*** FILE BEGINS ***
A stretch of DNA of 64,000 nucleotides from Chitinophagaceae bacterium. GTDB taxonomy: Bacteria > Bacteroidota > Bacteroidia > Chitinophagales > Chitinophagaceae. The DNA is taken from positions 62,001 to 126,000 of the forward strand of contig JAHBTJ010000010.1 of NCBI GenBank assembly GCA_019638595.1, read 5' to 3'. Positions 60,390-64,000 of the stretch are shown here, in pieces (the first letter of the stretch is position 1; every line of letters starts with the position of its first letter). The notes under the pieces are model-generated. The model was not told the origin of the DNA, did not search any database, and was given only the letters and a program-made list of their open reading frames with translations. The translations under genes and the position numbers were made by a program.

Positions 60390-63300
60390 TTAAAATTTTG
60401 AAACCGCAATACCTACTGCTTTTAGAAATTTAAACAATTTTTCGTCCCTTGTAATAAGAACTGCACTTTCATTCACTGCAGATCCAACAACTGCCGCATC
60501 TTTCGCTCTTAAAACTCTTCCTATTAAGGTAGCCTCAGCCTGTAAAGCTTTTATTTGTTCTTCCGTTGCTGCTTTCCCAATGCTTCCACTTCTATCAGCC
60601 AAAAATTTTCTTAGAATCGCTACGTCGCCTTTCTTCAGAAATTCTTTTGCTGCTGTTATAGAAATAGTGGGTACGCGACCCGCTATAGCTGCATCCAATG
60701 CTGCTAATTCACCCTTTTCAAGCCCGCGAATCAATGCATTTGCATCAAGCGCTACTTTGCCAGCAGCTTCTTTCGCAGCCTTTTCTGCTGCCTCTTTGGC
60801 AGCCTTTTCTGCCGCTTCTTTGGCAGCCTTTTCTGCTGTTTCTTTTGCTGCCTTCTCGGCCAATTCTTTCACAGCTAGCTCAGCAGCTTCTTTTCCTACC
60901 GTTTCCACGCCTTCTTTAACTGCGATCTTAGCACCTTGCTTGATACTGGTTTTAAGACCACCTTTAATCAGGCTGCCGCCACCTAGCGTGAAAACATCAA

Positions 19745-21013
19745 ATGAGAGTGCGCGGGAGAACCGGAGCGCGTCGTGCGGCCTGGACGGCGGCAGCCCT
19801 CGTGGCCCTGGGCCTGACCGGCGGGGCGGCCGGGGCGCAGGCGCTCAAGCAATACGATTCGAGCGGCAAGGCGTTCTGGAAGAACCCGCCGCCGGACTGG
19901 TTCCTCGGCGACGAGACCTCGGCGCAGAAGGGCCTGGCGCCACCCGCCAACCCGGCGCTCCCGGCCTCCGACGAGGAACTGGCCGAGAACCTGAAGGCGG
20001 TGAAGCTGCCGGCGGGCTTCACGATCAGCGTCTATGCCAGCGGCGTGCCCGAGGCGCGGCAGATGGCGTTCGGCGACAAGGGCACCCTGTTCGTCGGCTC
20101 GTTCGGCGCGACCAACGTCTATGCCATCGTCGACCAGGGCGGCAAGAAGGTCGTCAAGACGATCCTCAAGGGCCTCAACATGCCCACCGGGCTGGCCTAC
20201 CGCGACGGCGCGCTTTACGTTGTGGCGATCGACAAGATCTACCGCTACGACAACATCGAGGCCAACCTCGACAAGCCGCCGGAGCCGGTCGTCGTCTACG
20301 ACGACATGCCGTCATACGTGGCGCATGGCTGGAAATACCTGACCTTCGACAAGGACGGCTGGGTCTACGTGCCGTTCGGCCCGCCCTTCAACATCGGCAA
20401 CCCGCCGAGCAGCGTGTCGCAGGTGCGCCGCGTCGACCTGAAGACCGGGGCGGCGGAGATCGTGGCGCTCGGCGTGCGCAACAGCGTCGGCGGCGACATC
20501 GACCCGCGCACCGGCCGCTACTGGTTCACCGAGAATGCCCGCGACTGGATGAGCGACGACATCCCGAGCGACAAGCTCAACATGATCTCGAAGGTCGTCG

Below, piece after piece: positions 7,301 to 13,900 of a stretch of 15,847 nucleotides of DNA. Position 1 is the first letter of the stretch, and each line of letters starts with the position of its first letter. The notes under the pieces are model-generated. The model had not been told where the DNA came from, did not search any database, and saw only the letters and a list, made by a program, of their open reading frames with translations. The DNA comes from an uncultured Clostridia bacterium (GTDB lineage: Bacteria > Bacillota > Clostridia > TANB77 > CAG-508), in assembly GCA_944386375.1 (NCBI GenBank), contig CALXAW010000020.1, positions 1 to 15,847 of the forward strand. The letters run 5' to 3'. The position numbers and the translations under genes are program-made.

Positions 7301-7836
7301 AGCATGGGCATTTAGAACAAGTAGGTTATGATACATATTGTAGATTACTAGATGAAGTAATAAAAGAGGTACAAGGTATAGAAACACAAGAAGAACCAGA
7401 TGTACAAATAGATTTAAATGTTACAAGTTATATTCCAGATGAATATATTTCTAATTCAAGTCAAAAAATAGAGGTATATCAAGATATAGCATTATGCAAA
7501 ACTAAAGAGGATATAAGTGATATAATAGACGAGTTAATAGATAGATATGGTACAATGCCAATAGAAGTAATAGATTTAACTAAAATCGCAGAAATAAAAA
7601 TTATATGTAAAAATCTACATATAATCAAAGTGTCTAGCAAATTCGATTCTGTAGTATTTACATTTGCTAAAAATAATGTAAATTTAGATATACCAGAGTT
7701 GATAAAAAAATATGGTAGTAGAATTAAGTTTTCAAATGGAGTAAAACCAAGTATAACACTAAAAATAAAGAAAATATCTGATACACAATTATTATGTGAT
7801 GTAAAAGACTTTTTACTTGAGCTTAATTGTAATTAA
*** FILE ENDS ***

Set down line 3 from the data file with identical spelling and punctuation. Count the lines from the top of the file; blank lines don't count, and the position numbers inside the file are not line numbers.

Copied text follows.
60390 TTAAAATTTTG